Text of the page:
Monday, 4 February 2013


Kevin Edwards, Professor of Physical Geography, collecting samples for analysis on the Faroe Islands. Image: University of Aberdeen

Over the years, there has been much speculation regarding whether Irish monks may have travelled north across the sea to the Faroe Islands long before the Vikings ever arrived there.
However, despite the best efforts of scientists, researchers and archaeologists, nothing was uncovered that could prove the existence of settlers on the Faroes before the year 800 AD.
Until now!

Cereal pollen indicates early farming

Scientists from Aberdeen University in northeast Scotland have found something exciting in early Faroese pollen samples that gives them a reason to rethink Faroese prehistory: cereal pollen.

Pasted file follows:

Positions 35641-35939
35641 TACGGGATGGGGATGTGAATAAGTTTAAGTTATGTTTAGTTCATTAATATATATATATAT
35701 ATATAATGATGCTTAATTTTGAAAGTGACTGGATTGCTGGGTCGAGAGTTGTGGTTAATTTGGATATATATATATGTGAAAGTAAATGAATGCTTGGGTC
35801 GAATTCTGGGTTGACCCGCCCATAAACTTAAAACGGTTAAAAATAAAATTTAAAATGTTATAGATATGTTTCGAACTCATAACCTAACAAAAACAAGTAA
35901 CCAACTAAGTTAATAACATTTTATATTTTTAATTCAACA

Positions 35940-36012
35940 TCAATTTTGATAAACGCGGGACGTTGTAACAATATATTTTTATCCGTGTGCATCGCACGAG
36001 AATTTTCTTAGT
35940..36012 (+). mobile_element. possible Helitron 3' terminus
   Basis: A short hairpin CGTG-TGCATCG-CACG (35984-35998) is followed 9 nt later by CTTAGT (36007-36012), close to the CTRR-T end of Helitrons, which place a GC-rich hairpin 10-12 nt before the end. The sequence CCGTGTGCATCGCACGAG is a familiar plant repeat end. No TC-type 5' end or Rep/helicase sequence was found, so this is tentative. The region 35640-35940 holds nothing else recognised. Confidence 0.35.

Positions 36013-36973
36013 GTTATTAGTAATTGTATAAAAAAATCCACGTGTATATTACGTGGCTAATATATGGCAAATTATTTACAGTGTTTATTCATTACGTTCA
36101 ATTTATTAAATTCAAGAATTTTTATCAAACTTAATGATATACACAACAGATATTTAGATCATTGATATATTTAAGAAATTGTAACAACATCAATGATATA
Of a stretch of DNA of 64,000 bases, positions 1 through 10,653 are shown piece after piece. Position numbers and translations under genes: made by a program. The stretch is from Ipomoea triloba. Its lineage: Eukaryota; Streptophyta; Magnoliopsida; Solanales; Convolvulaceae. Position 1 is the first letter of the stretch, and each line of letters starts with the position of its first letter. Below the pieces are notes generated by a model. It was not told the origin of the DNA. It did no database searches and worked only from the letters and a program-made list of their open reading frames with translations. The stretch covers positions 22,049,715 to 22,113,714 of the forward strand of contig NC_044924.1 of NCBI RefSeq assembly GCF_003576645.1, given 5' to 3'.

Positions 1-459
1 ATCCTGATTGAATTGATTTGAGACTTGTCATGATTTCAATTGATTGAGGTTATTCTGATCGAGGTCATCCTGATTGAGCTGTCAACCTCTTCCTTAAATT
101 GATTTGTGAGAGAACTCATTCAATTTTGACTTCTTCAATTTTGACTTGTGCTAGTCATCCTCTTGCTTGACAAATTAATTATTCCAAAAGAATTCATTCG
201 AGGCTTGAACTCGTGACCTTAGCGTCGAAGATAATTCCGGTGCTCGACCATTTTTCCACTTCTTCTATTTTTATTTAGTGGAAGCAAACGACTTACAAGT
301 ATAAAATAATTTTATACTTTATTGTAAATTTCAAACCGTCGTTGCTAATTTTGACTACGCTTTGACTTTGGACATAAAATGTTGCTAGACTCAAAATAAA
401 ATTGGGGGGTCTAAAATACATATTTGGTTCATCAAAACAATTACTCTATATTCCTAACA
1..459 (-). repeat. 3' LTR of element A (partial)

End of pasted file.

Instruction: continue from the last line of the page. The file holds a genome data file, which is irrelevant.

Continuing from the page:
Kevin Edwards, a professor of physical geography and archaeology at Aberdeen University, tells ScienceNordic about the work:
”One of the main problems with cereal pollen is that it is produced in tiny quantities. Cereal pollen grains are also very large, and that means they don’t spread far with the wind. That’s why it’s so important to find.”
Now they have found cereal pollen in the early samples from the Islands there is just one problem: the soil where they found it is far from ideal for accurate pollen analysis, so they must try to discover more, but given the rarity it will be difficult.

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